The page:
Tuesday, 28 January 2014

The dark side of the Sun

Although we’ve just suffered another southerly blast in this most disappointing of summers, it’s always wise to use protection.

Showing more sense than I did, this Phasmatodea shelters from the sun, on our pod chair.

Summer used to reignite a love affair for me every year. It was an all-consuming passion which usually led to abandoned clothing scattered about prostrate, perspiring bodies. There was often a distressing amount of publicly exposed flesh, and sometimes whole groups of people were involved. The object of this obsession was spectacularly unfaithful, bestowing favours to any old passer-by, but it was only when this relationship literally tore a strip off me that I realised that my love affair with the sun might finally be over.

It certainly wasn’t love at first sight – quite the opposite, in fact. My family arrived in the early 1970s, fleeing the jaws of a Scottish winter to land squinting in the fierce summer sunshine, on the shimmering, bubbling tarmac of a Marlborough airstrip. Like many of my country-folk I was what is now known as a ‘‘ginga’’, with a milky-white complexion which instantly burned under the Pacific sun. It’s fair to say that Blenheim edges out Glasgow in terms of sunshine hours, and so a whole new world of hurt awaited me if I didn’t take precautions.

Although this was an age when parents cheerfully lathered their kids in coconut oil and flung them outside to get ‘‘nice and brown’’, my childhood summers were spent sensibly covered up or inside, never feeling that I was missing anything beyond stinging, peeling skin.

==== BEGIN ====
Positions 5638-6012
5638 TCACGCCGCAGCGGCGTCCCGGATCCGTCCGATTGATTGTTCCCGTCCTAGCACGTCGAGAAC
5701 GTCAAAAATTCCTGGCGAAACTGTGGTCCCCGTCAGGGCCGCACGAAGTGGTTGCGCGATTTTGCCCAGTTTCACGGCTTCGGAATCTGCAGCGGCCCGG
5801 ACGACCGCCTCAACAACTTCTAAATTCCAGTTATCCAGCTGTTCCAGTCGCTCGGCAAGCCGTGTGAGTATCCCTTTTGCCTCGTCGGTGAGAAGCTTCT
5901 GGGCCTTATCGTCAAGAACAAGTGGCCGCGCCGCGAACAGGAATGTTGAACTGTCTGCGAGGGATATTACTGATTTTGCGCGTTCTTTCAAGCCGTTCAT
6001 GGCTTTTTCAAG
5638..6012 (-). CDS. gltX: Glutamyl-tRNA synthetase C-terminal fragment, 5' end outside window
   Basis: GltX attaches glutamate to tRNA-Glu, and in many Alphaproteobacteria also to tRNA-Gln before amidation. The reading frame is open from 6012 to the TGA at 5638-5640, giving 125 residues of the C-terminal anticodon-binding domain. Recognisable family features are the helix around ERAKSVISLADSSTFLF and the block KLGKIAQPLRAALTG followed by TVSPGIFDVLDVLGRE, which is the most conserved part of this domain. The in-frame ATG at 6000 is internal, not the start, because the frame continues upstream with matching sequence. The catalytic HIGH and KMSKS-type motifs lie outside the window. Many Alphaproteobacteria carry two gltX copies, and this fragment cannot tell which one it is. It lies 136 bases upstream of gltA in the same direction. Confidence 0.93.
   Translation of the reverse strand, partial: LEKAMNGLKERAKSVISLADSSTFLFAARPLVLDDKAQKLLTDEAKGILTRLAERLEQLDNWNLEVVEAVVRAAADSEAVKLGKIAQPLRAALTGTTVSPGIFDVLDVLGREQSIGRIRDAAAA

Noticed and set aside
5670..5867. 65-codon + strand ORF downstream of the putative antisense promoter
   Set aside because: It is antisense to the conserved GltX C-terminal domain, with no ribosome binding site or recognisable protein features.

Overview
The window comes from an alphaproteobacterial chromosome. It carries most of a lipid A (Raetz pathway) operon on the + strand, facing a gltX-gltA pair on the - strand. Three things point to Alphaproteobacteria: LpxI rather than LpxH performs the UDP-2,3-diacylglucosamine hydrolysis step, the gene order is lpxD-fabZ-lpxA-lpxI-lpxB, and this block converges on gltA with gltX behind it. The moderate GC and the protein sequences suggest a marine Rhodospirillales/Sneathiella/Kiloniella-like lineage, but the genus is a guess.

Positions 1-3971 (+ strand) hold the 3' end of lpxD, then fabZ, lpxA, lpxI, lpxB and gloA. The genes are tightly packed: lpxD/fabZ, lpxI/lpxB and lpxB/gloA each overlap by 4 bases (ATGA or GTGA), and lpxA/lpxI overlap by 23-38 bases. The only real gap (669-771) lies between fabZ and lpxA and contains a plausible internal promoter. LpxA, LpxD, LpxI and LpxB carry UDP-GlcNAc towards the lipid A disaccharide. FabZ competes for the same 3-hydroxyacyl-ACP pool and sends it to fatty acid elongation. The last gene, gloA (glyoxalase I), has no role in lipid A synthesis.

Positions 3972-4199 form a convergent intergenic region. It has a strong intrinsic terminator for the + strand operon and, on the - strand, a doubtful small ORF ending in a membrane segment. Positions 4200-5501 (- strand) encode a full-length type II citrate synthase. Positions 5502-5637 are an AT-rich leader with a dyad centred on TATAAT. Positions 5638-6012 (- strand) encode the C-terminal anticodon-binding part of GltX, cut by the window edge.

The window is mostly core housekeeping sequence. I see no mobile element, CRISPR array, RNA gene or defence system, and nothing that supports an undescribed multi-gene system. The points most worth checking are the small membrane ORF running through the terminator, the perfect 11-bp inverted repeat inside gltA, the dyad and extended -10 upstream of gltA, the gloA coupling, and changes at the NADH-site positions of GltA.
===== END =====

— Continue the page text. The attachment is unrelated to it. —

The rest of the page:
With adolescence came summer holiday work – always outdoors in baking temperatures – and an awkward new sense of self-image. Try as I might, long-sleeved skivvies could no longer cut it as either a summer fashion statement or practical agricultural work wear, and I had no choice but to grimace and bare it.

It wasn’t easy, but towards the end of my first summer spent working and socialising outside I remember glancing down at my own forearm and noticing with shock that it was darkening from the usual pink to a kind of orangey- brown – and I liked it. I felt like a newly born denizen of summer, no longer scorched and rejected, but finally accepted and welcomed into a bright new world. My days of cringing from the sun like some pale invertebrate clinging to the underside of a rotten log were over, and the following summer saw me hitting the rays hard. Endowed with a physique that once had well-meaning student nurses use me as the model for a skeletal system quiz, I now found that brown skin quite literally covered a multitude of sins. I looked healthy and felt healthy – sunlight gives you vitamin D and that was good for you, right? The real clincher was falling asleep outside and then finding later that the sun appeared to have dried up my teenage acne almost overnight. There was surely no end of benefits which our all-generous life-giving star bestowed and I basked in the rays whenever possible.